Service Dog Definition

The ADA defines a service animal as dogs that are individually trained to do work or perform tasks for people with disabilities. Examples of such work or tasks include guiding people who are blind, alerting people who are deaf, pulling a wheelchair, alerting and protecting a person who is having a seizure, reminding a person with mental illness to take prescribed medications, calming a person with Post Traumatic Stress Disorder (PTSD) during an anxiety attack, or performing other duties. Service animals are working animals, not pets. The work or task a dog has been trained to provide must be directly related to the person’s disability. Dogs whose sole function is to provide comfort or emotional support do not qualify as service animals under the ADA.”

Service dogs must have the right temperament and a desire to work. Not every dog can be a service dog, it requires the right mix of desire and temperament. RolloverU trainers can either help you find an appropriate dog or evaluate your dog to see if he or she may work.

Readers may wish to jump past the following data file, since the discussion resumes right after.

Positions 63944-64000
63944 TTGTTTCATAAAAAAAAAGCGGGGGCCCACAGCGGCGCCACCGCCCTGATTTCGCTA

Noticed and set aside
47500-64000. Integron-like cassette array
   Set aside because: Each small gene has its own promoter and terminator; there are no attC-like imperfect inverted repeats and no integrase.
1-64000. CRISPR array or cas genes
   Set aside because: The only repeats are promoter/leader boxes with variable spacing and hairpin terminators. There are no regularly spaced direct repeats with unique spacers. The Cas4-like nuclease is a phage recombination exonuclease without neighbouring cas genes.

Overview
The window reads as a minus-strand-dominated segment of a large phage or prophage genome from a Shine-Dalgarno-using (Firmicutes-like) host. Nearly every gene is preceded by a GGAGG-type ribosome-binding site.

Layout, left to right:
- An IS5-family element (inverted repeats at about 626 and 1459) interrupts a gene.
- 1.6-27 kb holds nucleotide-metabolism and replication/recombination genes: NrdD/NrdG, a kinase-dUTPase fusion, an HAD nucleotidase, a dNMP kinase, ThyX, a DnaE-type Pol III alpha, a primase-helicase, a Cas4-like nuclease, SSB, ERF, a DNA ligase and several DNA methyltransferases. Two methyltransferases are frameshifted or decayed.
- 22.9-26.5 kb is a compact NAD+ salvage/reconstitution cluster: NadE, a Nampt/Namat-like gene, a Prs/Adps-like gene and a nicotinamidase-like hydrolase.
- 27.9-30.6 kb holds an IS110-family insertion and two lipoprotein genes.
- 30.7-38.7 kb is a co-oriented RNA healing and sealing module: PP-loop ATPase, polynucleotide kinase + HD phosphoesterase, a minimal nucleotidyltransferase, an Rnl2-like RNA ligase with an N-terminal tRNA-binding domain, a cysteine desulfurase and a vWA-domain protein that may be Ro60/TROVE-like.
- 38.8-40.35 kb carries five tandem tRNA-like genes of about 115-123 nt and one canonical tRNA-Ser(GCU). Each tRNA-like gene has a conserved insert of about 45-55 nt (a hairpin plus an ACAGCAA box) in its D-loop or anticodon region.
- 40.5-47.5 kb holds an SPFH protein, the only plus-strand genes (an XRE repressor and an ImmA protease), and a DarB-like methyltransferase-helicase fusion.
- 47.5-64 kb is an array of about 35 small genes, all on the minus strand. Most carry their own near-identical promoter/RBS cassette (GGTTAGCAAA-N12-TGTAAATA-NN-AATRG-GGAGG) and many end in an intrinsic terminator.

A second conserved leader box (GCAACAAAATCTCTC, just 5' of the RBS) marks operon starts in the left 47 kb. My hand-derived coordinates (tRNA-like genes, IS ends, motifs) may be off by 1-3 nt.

RolloverU requires you to be designated a service dog candidate by your doctor. RolloverU can help you select a dog and get them trained. We will work with you to train the selected dog. By you training the dog the bond between you and the dog will be stronger. You will be more confident in your abilities as a team and have the tools to keep your dog’s skills sharp and train new ones. At times RolloverU can work with you and a dog you already have, however if this is desired the dog must first go through an evaluation for RolloverU to determine the dog has the appropriate temperament and will be able to provide the tasks needed for you.